The Blu-ray: Vital Disc Stats
'Meet the Fockers' comes to high-definition on a 25GB Blu-ray disc that is enhanced with BD-Live, mostly for social networking features and something that allows you to control your Blu-ray through your Blackberry or iPhone. The disc is Region A locked.
I'm not sure what happened with the VC-1 encoded 1080p transfer (aspect ratio: 1.85:1) but I suspect it's due to the fact that they tried to squeeze everything onto a 25GB disc. (This is purely conjecture, people.)
But whatever happened, we're left to pay the price. Before we talk about the technical issues with the video, we should at least talk about what's good – colors are generally quite sharp and strong, and skin tones look realistic and warm. This is a big budget studio comedy, so everything is terribly over-lit and already plastic-looking. But as far as the fundamentals, the video is solid.
The fact is, though, that it is riddled (and I do mean riddled) with glitchy technical screw-ups. This has it all – halos, edge enhancement, aliasing. And it's not just a moment here or there, it's in virtually every scene. It's almost unfathomable to think of a big studio release like this, especially one timed to coincide with a new theatrical installment, being this bogged down problems, but it is. Buyer beware – the small improvements in the video quality don't outweight the glaring (sometimes literally) issues.
Faring slightly better is the lossless DTS-HD Master Audio 5.1 mix.
'Meet the Fockers' is a dialogue-focused comedy, so much of the action is up front and center. There are some surround sound flourishes, to be sure (there's a fair amount of mayhem) – when the splash of blue RV toilet fluid flies towards Ben Stiller, you really feel its jutting slush – but these moments are few and far between.
That said, there's not a lot wrong with this audio mix. Dialogue always sounds crisp and clear and well prioritized, which is paramount for this kind of movie and this kind of release.
I wasn't expecting this mix to blow me away and, honestly, it didn't. But that's okay. It did what it was supposed to do, and that was that. I do wonder if the lack of surround activity has anything to do with the smaller size of the disc (again: conjecture).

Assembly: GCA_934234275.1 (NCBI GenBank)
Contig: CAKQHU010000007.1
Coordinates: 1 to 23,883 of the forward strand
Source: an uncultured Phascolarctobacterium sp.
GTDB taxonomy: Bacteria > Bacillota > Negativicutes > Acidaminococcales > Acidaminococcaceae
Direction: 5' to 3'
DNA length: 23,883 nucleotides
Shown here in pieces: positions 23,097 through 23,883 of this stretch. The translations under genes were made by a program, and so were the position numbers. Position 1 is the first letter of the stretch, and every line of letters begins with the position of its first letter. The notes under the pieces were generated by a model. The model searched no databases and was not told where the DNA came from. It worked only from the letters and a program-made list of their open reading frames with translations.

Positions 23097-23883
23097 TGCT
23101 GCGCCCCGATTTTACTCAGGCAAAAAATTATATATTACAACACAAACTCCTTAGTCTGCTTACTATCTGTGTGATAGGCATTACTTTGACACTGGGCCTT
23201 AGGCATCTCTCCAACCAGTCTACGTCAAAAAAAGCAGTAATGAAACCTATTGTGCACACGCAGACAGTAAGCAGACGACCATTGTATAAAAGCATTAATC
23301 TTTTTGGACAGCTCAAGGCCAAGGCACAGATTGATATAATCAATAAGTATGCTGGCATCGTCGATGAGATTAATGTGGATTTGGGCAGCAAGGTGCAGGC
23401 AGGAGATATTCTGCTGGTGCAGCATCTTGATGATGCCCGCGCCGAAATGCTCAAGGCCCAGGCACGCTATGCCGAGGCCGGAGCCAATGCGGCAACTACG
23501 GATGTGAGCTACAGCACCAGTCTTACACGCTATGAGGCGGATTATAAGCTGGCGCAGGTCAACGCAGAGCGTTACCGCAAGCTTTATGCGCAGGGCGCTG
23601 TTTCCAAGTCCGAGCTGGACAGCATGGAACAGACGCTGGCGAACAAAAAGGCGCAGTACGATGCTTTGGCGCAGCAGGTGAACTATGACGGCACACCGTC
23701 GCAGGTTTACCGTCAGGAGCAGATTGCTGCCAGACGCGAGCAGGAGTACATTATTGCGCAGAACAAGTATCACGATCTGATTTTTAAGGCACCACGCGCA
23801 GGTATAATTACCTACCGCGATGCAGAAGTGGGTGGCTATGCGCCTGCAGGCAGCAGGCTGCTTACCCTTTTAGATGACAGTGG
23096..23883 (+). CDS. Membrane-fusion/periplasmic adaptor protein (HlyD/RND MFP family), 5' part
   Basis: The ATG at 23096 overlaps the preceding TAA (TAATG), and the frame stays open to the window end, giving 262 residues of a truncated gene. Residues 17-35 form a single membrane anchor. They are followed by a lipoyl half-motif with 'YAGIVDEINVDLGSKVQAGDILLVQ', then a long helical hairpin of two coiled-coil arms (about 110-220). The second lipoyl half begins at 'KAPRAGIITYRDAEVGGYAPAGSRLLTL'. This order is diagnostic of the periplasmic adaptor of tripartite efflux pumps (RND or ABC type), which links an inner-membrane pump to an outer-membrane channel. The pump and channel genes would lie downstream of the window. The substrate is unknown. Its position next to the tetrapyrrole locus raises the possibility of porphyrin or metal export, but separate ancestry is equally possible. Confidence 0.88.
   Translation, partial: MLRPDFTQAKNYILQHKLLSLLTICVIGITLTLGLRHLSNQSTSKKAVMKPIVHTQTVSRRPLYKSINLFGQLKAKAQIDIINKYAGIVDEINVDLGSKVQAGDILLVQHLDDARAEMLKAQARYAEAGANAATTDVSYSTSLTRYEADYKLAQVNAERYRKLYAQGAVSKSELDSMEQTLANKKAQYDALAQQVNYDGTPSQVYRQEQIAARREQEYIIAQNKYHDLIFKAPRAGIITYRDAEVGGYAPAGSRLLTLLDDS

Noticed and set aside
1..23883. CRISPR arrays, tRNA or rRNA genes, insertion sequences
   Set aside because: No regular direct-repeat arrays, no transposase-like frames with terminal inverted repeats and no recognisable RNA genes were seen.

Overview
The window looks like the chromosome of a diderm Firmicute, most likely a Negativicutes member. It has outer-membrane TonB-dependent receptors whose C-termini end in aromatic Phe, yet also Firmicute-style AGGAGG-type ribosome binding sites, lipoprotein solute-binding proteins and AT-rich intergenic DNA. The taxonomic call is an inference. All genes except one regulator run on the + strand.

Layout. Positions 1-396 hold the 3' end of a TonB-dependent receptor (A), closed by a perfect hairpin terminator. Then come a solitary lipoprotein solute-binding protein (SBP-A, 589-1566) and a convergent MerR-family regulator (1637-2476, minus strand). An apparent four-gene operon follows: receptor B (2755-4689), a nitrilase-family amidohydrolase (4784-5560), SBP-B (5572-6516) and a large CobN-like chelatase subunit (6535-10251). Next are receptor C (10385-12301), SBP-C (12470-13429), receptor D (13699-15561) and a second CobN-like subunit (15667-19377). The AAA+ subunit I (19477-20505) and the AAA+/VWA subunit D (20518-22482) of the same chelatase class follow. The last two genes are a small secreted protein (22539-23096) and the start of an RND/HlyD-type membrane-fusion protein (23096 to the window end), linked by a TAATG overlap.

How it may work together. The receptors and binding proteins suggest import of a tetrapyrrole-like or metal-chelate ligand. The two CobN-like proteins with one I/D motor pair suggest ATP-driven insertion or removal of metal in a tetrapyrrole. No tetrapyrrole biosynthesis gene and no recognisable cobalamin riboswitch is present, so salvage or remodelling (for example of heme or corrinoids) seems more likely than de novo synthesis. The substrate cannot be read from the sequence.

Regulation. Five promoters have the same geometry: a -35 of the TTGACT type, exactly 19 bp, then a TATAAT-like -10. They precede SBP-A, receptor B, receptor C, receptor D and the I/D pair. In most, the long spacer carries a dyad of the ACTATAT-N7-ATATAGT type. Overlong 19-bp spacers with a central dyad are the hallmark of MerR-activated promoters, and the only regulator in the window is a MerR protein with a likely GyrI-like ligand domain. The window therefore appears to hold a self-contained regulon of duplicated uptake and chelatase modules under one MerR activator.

There are also French DTS 5.1 and Spanish DTS 5.1 mixes and subtitles in English SDH, French and Spanish.
All of the special features here have been on a previous 'Meet the Fockers' DVD edition (the "Blu-ray exclusives" are the disc being BD-Live ready and "pocket BLU," which allows you to control your disc via your handheld device). And all of the special features are in standard definition, typical of DVD-to-Blu-ray ports.
'Meet the Fockers,' like many of the actors in the cast, is old and tired, possibly just phoning it in for a payday. It's a warmed over retread of the "hey, let's make people squirm" formula that inexplicably made the first movie a box office smash. Except this time things are even queasier and less funny. Even if you were a fan of the film, I'd find it hard to recommend this Blu-ray disc. The video transfer is an absolute mess, the audio mix is workmanlike at best, and the special features have already been exhibited on the previous DVD. There's nothing new here and rewatching this dreadful film will only make you hate it more. Skip please it.